Yasiel Puig is the man in the blurry image—a still frame from a video—up there. I could have found a cleaner video, I suppose, or I could have stolen an image from another website (though that's against copyright law, and we at Deadspin love copyright law). But anything sharp or clear wouldn't effectively communicate the essence of the Cuban prospect whom the Dodgers signed today, because Los Angeles just guaranteed $42 million over seven years to a mystery.
Yes, Puig is, according to his agent: "a linebacker with a defensive back's speed." And yes, he hit .330 with 17 homers in his last Cuban season—the seasons there are only 90 games long. And yes, he looks awesome in that video.
But there's no way Puig is worth this money. He hasn't played baseball in 14 months. He has no track record against reliable competition. (Which is to say, we have next to no idea what .330 in the Cuban leagues means.) Oh, and: he's 21 years old. That means promise, but it also means volatility. When in-his-prime Hideki Matsui signed his first American contract, he got $21 million over three years. 10 years later, it's nearly the same annual value with twice the guarantee for a player with a murkier future.
But but but, you'll say. The Dodgers bought out Puig's arbitration years! Doesn't that make it worth it? No. They did not buy out his arbitration years. He has an option to void his contract and go through the usual salary arbitration process when the time comes, which means that if Puig happens to be any good, he'll be making far more than the Dodgers guaranteed him. If he busts, he'll make exactly what the Dodgers guaranteed him: $42 million. Sometimes you forget Ned Colletti's there, and then, boom, there he is, a throwback to the heyday of dimwitted general managers.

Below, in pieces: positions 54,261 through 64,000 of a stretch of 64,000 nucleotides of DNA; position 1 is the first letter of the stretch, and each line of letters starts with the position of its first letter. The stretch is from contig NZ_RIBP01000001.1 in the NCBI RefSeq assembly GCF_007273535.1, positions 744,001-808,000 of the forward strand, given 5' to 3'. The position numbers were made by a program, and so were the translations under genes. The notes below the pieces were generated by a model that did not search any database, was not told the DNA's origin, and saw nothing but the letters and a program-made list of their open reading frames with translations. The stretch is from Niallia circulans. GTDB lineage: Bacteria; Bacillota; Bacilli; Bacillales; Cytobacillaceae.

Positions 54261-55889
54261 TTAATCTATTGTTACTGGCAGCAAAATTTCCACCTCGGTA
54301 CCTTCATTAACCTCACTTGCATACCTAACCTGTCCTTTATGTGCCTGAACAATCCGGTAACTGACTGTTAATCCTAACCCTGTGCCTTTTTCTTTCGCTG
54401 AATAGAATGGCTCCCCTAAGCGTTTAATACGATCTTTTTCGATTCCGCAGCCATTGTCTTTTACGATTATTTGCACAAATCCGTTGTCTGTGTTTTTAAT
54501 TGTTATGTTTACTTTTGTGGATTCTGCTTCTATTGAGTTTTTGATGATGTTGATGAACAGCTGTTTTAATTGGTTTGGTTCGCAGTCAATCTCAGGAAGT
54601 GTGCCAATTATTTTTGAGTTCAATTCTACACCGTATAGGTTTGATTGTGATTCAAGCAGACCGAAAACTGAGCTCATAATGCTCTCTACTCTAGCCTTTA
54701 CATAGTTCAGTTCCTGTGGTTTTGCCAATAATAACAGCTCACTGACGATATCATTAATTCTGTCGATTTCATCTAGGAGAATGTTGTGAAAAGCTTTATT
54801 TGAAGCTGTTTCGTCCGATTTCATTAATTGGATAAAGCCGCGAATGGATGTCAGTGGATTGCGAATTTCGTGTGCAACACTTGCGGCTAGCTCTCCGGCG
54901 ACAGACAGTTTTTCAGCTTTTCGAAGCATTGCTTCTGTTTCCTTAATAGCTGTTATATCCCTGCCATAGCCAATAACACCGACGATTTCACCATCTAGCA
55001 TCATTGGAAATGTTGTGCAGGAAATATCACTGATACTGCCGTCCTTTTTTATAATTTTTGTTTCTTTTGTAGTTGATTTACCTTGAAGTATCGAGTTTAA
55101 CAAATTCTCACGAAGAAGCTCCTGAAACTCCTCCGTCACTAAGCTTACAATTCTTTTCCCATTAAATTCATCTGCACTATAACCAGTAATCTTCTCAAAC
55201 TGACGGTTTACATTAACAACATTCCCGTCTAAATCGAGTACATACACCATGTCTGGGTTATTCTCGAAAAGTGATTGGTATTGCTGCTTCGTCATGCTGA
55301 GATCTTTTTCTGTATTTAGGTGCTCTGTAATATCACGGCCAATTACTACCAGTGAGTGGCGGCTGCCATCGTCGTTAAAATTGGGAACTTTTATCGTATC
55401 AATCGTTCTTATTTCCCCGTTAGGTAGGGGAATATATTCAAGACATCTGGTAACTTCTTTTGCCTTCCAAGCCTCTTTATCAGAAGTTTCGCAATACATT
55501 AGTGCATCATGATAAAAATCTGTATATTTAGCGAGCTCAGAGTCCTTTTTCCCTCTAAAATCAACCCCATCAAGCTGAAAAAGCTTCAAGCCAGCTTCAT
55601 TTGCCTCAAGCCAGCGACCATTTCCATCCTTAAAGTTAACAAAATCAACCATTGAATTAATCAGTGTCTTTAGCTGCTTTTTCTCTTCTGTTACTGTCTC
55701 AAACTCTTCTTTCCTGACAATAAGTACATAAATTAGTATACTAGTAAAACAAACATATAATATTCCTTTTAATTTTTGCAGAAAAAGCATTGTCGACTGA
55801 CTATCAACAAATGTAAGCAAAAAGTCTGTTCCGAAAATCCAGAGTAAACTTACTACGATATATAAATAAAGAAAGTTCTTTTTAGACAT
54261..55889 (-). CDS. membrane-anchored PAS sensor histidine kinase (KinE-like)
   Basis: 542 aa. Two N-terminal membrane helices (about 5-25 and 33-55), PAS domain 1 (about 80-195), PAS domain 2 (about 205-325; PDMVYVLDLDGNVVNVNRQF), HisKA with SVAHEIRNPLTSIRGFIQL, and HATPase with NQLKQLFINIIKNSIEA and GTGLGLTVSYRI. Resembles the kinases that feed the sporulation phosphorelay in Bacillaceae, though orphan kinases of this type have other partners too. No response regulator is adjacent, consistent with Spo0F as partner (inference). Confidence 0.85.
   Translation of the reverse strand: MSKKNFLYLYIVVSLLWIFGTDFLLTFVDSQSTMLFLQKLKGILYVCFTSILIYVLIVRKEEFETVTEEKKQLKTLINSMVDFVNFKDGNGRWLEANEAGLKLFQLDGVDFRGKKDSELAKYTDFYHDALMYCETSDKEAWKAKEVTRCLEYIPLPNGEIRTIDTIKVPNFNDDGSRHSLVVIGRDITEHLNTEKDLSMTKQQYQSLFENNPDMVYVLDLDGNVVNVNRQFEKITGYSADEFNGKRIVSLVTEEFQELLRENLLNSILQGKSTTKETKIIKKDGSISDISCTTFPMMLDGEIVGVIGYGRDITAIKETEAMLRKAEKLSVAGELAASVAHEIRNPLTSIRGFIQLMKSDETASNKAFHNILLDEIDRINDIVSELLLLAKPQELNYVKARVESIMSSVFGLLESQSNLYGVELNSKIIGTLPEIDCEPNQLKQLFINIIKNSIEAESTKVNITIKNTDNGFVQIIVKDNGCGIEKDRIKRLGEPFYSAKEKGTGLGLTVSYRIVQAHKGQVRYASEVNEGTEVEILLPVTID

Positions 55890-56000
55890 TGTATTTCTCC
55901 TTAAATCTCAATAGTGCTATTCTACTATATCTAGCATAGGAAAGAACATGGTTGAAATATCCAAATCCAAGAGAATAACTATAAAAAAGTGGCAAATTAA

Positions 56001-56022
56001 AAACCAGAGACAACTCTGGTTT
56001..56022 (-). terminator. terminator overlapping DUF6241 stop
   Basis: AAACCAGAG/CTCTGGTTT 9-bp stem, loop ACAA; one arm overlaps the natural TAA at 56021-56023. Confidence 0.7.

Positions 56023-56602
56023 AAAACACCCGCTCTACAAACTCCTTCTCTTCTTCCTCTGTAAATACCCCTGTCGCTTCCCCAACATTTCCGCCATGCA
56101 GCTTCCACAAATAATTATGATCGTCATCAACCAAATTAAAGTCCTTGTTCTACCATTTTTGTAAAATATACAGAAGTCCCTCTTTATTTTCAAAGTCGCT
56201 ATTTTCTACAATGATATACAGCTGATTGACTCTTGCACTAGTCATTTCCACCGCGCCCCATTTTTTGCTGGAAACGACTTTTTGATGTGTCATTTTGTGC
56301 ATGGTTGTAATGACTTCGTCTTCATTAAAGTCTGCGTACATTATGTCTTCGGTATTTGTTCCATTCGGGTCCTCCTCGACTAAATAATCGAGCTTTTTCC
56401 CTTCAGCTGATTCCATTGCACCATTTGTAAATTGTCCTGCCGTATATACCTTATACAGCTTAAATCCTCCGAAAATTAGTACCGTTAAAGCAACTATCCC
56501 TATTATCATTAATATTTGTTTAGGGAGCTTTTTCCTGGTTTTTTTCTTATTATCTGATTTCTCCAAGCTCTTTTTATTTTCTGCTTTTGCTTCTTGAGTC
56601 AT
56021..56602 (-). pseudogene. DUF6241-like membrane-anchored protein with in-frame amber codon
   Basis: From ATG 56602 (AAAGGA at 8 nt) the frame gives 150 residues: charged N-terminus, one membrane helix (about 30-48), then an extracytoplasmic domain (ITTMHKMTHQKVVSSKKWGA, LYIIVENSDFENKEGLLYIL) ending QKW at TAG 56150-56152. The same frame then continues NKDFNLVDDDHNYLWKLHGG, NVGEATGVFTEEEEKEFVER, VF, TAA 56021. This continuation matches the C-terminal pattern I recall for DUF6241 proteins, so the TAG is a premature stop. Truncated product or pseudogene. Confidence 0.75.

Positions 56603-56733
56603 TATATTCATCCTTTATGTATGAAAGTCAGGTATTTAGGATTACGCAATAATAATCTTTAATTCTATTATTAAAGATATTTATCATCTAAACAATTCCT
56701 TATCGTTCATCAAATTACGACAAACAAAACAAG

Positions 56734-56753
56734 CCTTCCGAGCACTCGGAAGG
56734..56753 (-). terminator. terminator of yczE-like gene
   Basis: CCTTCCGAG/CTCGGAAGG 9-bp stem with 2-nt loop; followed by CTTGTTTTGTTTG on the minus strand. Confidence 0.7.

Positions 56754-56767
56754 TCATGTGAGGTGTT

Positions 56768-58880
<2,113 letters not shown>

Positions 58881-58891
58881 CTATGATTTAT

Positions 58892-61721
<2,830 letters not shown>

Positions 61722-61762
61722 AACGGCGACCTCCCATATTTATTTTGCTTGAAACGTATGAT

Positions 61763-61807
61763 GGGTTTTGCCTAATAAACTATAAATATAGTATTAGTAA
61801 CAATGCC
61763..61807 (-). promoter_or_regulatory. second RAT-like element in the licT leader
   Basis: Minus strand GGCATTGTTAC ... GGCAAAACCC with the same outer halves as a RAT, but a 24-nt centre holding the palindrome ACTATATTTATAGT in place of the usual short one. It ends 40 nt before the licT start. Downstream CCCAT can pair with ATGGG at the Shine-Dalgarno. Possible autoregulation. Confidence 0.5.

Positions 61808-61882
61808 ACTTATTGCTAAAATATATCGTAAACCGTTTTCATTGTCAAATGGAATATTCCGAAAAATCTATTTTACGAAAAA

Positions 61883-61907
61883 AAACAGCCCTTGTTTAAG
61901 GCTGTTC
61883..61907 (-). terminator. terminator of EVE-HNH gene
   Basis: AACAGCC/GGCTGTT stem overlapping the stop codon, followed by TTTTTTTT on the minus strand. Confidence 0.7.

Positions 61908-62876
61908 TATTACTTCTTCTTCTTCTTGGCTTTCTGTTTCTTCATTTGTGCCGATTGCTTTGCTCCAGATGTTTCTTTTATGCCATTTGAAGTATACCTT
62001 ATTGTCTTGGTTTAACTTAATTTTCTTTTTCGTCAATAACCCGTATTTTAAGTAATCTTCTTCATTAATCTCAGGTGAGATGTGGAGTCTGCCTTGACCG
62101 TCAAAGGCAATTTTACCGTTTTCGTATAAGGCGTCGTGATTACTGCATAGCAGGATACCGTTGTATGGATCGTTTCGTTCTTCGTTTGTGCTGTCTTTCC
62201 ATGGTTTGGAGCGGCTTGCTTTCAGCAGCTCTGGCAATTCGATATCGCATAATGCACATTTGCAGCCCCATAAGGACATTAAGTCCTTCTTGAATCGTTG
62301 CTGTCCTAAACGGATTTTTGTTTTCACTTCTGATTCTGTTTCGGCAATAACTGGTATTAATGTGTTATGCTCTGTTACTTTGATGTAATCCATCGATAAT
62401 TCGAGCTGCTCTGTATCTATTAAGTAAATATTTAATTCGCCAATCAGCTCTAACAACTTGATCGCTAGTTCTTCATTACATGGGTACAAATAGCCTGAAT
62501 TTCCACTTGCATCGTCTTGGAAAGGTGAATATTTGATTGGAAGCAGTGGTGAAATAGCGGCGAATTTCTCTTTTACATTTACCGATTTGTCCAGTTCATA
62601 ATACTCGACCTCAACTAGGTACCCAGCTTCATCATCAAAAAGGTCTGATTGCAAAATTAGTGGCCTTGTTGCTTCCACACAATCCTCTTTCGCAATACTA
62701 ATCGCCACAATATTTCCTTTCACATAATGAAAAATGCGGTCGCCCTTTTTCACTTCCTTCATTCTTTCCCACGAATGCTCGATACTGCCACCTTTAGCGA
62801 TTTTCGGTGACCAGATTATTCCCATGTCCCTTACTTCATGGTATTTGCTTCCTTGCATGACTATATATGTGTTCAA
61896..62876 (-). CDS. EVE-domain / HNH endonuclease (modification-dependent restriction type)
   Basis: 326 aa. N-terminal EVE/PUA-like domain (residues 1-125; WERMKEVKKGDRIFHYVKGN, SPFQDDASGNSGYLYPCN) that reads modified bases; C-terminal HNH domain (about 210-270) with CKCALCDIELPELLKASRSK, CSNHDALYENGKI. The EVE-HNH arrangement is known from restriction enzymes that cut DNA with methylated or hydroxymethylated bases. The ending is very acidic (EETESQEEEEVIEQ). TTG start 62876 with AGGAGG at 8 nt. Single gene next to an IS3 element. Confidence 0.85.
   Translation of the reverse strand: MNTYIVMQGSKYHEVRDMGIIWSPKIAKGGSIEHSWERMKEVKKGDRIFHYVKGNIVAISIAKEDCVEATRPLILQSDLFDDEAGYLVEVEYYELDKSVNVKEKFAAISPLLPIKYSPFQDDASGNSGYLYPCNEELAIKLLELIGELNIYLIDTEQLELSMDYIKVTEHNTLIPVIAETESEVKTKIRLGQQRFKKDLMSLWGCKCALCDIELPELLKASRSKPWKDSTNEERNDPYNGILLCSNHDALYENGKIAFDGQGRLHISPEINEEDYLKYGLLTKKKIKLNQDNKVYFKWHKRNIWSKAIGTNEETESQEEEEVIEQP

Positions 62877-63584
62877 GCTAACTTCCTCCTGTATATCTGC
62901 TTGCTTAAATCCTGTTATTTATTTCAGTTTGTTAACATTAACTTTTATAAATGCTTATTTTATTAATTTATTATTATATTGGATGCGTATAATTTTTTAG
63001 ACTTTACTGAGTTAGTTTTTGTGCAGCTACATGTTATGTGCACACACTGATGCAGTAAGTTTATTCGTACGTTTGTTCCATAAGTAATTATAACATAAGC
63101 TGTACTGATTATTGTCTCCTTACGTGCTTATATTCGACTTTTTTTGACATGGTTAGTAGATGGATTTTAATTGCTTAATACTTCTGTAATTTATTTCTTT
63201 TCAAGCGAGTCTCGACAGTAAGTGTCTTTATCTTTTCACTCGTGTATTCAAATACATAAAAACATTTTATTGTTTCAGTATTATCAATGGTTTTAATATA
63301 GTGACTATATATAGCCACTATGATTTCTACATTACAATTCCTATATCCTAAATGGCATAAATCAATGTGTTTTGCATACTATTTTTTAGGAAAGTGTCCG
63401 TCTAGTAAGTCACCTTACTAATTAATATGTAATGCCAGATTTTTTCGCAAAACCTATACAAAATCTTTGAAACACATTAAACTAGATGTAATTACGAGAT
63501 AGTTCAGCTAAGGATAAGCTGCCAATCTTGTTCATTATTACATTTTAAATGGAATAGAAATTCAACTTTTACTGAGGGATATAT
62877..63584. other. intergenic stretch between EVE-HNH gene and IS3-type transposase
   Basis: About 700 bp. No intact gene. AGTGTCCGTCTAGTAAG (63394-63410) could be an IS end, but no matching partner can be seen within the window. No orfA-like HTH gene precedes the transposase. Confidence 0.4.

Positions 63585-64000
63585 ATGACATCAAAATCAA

The Puig deal says less about the Dodgers front office, though, than it does about the collective high across MLB induced by the promise of ceaselessly increasing TV rights fees. (Puig's agent said another team offered even more than LA did.) We've said it before, but it bears repeating: Baseball teams spend so freely because they're so certain they'll be able to rip off every cable television customer in perpetuity. The Dodgers expect a $4 billion TV rights deal in the near future. When you're counting on that kind of cash from everyone in SoCal with a set-top box, what's $42 million for some musclebound kid who looked good swinging a bat for your scouts in Mexico City? Throw it his way. What could go wrong?